Plant Breeding and Plant Genetics PhD
Sarchi, Costa Rica
I completed my undergraduate at Costa Rica’s Institute of Technology (TEC), Masters at UW-Madison and I am currently working on a PhD at UW-Madison as well.
What is your research about and what is the impact? How does it relate to the horticulture industry, what is the goal?
Carrots are grouped and commercialized in different market classes that depend on mostly on shape but also the size and end-use of the carrot root. Although closely associated with carrot economics, we are just starting to understand the quantitative traits that compose market class. My goal is to better understand the underlying genetics of carrot shape and thus market class. My research will hopefully expand the scope of carrot breeding which traditionally occurs within market class and provide new opportunities for carrot breeders to develop the existing market classes and better understand complex traits related to carrot market class.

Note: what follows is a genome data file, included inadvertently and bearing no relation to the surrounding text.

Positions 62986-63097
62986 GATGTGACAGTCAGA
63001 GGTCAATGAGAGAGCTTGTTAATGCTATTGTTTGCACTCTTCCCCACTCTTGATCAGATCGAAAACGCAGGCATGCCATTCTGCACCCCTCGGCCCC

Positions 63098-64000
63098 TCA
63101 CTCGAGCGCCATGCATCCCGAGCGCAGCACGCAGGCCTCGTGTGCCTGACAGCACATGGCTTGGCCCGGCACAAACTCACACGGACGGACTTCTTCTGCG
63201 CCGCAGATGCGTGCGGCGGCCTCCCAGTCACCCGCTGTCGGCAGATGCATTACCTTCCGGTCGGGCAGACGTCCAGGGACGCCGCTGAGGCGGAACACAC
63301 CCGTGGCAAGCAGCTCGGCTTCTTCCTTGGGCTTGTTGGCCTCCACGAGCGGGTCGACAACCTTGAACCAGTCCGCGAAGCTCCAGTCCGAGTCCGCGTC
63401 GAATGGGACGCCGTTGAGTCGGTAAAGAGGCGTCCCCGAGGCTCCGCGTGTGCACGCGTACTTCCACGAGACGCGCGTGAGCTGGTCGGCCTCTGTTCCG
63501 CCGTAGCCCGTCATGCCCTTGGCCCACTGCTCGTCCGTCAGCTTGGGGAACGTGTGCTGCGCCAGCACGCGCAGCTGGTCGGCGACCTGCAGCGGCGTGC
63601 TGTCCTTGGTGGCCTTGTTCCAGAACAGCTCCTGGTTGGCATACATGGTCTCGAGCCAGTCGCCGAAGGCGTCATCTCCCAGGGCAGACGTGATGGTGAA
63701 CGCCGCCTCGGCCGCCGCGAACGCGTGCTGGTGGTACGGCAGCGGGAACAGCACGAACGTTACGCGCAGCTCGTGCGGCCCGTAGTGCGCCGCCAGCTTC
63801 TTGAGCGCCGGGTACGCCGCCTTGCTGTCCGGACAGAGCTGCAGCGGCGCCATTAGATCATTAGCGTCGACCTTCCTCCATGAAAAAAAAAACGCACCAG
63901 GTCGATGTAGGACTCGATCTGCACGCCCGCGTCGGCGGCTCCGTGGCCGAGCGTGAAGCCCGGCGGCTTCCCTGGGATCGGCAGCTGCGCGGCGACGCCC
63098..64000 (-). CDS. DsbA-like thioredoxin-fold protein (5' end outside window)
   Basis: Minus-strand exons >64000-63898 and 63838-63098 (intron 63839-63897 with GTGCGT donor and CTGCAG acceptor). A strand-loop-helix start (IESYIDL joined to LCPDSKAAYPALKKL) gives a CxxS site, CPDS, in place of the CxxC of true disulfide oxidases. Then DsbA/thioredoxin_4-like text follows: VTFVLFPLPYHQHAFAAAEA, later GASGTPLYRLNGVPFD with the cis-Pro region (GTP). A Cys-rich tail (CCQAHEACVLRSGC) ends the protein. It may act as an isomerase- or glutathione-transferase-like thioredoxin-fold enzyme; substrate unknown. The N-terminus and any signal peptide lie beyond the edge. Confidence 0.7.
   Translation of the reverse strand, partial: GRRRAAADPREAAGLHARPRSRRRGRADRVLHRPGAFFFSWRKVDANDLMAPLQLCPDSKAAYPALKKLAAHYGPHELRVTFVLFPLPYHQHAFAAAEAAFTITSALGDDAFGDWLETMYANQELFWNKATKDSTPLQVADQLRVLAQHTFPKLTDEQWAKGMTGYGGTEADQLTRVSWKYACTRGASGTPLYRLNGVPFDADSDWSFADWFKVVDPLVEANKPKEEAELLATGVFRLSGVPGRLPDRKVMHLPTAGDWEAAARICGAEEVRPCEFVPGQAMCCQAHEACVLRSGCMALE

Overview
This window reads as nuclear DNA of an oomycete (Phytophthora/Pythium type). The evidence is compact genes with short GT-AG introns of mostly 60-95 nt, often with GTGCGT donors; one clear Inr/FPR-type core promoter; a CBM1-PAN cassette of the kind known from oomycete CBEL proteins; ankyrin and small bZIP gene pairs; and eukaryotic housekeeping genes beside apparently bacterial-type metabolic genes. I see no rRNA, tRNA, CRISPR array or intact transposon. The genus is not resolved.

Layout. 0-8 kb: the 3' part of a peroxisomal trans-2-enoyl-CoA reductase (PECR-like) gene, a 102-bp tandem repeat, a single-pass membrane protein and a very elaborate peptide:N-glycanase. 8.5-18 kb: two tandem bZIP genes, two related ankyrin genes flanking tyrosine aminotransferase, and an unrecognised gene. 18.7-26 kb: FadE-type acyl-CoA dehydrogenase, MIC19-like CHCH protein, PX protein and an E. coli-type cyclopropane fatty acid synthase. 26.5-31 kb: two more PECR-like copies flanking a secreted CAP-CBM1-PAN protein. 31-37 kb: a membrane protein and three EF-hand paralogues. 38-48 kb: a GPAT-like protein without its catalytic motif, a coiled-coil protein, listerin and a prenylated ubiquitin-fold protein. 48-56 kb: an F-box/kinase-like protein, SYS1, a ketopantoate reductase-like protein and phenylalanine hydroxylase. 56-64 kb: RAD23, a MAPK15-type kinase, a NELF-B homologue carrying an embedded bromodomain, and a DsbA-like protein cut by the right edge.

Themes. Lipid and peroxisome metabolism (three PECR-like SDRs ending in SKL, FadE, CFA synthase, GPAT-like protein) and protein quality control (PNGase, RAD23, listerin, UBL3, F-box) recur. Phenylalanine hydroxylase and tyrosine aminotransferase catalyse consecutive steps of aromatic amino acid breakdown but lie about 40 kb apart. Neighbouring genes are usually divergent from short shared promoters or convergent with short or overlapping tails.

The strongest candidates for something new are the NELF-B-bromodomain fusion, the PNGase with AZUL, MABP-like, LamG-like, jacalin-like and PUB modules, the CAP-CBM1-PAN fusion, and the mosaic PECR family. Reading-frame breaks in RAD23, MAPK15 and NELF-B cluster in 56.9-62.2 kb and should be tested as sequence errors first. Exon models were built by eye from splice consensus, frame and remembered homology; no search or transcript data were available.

What was the path you took to work in plant sciences? And then what advice would you give to your younger self to get into the field/career you are in today?
I’ve been interested in plants from a very early age. I remember getting in trouble for using a needle to try to inject water into my grandmother’s plants. I enjoyed working in a high tunnel farming tomatoes and peppers with Professor C. Ramirez during my undergrad years at TEC. I also found meaning in growing vegetables that we later transformed into sauce or other preparations. The positive emotion associated with those experiences made me choose plant sciences. I’d say to my younger self to take opportunities as life presents them if the opportunities align with your career aim.
What inspires you to do the work you do?
I love growing vegetables that I could later transform into food and enjoy. I find meaning in doing basic research to better understand phenomena and in generating information that is useful to others now or in the future.